Also, the stories of schools moving to competency-based models of learning are frequently filled with accounts of inviting students to the table.  Like this story of how of how the Chugach School District’s move to competency-based education was fueled by inviting the community and family to the table.

And then this morning on Twitter, someone sends me the link to this–Participatory School Design.

This is what they are up to:

Participatory School Design is work through which youth and facilitators co-create new or newly-redesigned learning environments to directly serve the learner-designers and their communities.

It is the best way to maximize youth voice in the structures and issues of their own learning.

It is the best way to ensure that all schools are culturally-relevant, place-based, and community-connected.

It is hands-on learning for consensus-driven deliberative democracy.

It is an experience in previously-unimagined agency for youth, communities, and facilitators/teachers.”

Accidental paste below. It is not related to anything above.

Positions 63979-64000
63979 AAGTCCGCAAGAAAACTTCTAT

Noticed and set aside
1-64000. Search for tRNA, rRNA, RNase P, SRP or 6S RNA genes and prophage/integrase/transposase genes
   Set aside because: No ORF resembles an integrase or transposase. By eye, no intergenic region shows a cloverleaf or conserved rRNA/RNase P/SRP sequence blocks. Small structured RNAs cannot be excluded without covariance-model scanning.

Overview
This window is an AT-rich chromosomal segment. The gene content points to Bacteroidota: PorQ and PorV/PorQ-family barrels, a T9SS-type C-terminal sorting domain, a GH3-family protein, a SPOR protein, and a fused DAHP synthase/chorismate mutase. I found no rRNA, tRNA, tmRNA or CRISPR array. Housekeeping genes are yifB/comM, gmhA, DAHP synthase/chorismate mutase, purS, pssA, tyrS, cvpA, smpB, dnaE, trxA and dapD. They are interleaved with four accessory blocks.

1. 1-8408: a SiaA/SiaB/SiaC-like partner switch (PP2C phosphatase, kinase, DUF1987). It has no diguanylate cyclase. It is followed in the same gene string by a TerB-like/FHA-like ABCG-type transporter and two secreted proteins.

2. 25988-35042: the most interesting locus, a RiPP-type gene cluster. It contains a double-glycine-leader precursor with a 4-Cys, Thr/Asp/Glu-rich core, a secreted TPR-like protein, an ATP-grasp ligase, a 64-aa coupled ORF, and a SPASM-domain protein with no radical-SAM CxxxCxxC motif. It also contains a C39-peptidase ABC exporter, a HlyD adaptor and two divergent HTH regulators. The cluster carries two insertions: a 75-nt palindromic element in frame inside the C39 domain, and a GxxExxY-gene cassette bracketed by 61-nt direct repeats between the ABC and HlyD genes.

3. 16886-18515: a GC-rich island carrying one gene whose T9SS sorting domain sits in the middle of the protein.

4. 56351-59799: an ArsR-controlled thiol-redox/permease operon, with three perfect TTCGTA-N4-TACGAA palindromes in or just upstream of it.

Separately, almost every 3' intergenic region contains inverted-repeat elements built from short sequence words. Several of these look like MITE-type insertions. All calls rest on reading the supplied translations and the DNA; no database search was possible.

We need more of these stories.  We need to be inviting the people to the tables of power in our schools.


The Interview Table

I quit my full-time teaching job in 2006 because I was teaching in one of the most expensive cities in the country and couldn’t imagine ever achieving economic stability on my teacher’s salary in San Francisco.  So, I quit and moved to Washington state where I thought I could both teach and make a living.

Except, I couldn’t get a job.  I’m not sure why.  Perhaps I didn’t try hard enough.  Perhaps, I had besmirched my reputation by quitting my job.  But, whatever the reason.  I could never get a seat at the interview table for teaching jobs in Washington.

So, I subbed.

And, I broadened my job search.  I looked outside of schools…

And discovered Read Right.

They gave me a seat at the interview table.  

Then, they gave me a seat at the Read Right trainers’ table.  And I have spent the last ten years traveling the country as a visitor in other peoples’ schools with a temporary seat at their tables with their teachers and their students.

I love it!  I love the work that we do.  I love the difference I get to make in the lives of kids and schools and teachers. I love the personal training this work has provided me in the science of reading and the science of learning and the practice of affecting change in schools.